Nell came into contact with a mysterious piece of technology that gave her an equally mysterious set of abilities. During her run in the Squadron Supreme comics, we see her use super strength, agility, and above average speed, but she can also spin webs that look a little more like mucus and a little less like thread. Yum.
After a run of vengeance and crime, she was forced into working for S.H.I.E.L.D. as one of the good guys. Eventually, she started making friends and trying to do the right thing, though she still wasn’t the squeaky-clean-hero-type.
20 AMP/Spiderling (Anna-May Parker)
Anna-May Parker, affectionately called Annie by Peter and Mary-Jane, is the result of the Secret Wars storyline that created Battleworld.
An eight-year-old when most readers were introduced to her, Annie had many of her father’s same abilities, but they were hidden from the bad guys by an inhibitor chip. It wasn’t until her own father was in trouble that Annie decided to use her powers to take on the villains around her and save him. Even though she was a child, she was able to dispatch villains faster than most adult heroes you'll come across in comics.
She’s gone through a few name changes in the two years she’s been in the comics, but for now, she’s Spiderling, complete with her own costume, and she’s even got some precognitive abilities in addition to the gifts she inherited from her father.
19 Scarlet Spider (Ben Reilly)
One of the longest running heroes with Spider-powers next to Peter Parker himself, Ben Reilly debuted as a clone in 1975. Over the years, he’s been an ally, he’s taken on the name of Spider-Man, and he’s gone bad.
Because he’s a clone of Peter, the two share all of the same abilities. Ben, who didn’t have his own name at first, named himself after his Uncle Ben and Aunt May, furthering his connection to his genetic donor. Ben was, for many years, the most successful of the Spider-Clones, so why doesn’t he land higher on the list?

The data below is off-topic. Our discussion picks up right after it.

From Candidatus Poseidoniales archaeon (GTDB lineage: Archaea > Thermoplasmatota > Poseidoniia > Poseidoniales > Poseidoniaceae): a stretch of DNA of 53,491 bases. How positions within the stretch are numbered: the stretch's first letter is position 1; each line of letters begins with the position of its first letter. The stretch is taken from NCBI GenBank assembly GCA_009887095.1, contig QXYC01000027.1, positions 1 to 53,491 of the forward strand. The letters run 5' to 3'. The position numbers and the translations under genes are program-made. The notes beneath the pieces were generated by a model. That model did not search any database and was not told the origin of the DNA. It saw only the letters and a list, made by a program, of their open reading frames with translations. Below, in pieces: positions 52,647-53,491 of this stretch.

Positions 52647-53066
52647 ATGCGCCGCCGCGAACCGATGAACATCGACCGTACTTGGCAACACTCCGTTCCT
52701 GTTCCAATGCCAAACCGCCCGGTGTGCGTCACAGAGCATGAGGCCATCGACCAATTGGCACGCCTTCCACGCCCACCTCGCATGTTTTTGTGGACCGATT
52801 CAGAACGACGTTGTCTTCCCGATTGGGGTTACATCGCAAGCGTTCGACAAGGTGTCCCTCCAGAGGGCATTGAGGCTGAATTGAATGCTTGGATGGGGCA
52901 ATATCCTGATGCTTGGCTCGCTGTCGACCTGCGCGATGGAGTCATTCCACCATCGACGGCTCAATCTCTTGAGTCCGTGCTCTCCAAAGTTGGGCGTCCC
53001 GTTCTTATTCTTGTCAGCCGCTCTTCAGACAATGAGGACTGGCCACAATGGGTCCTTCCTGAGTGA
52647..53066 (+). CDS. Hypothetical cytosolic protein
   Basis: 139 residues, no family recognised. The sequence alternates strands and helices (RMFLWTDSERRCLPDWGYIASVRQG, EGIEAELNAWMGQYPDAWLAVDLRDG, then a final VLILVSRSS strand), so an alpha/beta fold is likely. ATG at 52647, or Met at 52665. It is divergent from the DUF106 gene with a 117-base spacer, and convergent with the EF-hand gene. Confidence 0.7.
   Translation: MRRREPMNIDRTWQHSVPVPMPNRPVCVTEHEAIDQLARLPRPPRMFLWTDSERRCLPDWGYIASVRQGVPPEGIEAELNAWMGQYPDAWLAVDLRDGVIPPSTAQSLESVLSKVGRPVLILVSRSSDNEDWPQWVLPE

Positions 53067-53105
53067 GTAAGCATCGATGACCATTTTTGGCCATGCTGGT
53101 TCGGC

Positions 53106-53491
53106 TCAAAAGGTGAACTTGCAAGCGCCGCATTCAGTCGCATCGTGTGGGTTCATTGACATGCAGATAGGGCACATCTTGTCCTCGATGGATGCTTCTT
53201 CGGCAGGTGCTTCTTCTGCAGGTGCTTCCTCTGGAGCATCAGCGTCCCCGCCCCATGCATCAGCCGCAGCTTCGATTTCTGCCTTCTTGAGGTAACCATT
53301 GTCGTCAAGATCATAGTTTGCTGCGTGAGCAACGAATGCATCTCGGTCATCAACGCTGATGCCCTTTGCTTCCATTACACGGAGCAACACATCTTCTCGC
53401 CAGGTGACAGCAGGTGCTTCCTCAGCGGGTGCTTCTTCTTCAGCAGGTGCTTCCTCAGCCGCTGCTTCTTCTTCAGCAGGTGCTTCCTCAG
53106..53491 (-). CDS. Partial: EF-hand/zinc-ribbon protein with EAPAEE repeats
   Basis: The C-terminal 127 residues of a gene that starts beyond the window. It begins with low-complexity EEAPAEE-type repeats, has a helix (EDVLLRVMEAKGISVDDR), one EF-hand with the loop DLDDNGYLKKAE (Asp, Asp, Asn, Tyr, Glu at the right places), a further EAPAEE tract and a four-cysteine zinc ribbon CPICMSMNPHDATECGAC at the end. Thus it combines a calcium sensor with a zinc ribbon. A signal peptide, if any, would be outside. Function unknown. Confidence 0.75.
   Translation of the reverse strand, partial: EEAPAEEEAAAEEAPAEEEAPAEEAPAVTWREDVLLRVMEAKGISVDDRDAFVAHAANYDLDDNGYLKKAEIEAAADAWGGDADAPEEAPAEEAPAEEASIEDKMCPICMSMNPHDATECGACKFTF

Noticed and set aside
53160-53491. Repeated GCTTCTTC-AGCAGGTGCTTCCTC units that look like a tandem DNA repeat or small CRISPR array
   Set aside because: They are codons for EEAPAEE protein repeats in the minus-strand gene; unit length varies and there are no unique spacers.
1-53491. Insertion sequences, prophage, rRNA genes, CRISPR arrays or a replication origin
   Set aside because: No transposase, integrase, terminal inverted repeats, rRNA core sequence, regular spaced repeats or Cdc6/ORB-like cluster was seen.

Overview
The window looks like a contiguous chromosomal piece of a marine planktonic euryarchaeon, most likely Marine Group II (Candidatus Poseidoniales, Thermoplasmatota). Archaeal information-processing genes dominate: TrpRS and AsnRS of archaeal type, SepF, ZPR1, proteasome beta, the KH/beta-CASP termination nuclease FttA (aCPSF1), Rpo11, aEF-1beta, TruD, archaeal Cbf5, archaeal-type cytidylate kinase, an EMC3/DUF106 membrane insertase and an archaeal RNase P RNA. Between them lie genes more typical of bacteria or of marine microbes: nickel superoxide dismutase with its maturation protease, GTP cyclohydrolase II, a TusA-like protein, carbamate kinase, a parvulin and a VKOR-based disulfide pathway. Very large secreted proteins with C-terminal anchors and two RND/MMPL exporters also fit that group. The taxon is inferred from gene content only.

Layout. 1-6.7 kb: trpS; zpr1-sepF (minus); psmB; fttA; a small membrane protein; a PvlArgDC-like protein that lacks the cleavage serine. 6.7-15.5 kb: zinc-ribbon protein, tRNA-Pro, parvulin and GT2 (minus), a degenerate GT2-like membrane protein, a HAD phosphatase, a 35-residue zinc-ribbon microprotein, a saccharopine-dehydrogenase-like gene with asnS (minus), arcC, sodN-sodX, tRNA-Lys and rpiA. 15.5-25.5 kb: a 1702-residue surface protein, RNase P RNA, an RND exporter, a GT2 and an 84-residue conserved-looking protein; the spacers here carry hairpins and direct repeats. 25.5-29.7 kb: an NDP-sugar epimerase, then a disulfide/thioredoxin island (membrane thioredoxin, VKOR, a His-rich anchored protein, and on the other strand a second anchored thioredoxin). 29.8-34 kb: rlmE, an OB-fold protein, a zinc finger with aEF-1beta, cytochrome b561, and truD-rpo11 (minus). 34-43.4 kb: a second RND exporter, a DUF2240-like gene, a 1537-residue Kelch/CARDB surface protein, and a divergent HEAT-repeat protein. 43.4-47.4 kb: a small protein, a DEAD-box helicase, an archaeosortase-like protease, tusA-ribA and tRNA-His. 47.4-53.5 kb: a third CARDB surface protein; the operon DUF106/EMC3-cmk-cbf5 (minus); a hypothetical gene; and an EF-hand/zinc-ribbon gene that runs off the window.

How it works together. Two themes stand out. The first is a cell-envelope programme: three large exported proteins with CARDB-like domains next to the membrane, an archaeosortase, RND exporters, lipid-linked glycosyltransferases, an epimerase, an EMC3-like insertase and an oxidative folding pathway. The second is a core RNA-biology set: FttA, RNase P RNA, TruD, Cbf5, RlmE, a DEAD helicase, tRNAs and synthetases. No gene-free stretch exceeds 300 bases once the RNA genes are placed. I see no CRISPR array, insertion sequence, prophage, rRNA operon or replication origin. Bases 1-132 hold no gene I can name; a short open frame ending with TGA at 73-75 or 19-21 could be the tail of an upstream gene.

His hero status is debatable. Ben went from being Scarlet Spider and saving people’s lives to running his own company that traded in cloning, intent on changing the world, and becoming a villain as his power grew. He might still be redeemed, though -- perhaps even on the big screen.
18 Spider-Man (Gerry Drew)
The son of Jessica Drew's Spider-Woman in an alternate timeline, Gerry Drew found himself in trouble -- his mother’s abilities had actually made him sick in the womb.
Jessica tried to cure her son the same way she was cured of radiation poisoning, and while the experimental treatment did activate his own abilities, his sickness persisted, and got worse when using his powers. Gerry still wanted to help people, though, so he modeled his own spider-suit after that of Peter Parker’s.
Gerry had a lot of the same abilities as his mother and Peter, though he was stronger than them both. He actually had to pull his punches in fights to make sure he didn’t kill anyone with a single blow. Eventually, Jessica was able to find a treatment that worked for him, and Gerry went back to being a normal kid after a fairly uneventful heroic run.
17 Spider-UK (William Braddock)
Before he was Spider-UK, William Braddock was making an attempt at becoming his world’s Captain Britain, his costume combining the look of Cap and Spider-Man.
William shares all of the abilities of the Peter Parker version of Spider-Man, except for one -- he doesn’t have any spider-sense, so he has to rely on his own judgment. He was a big part of the Spider-Verse storyline that involved dimension hopping and searching for Spider-Totems, becoming the protector of all Spiders. He was given an artifact that allowed him to travel through the multiverse to save those in trouble.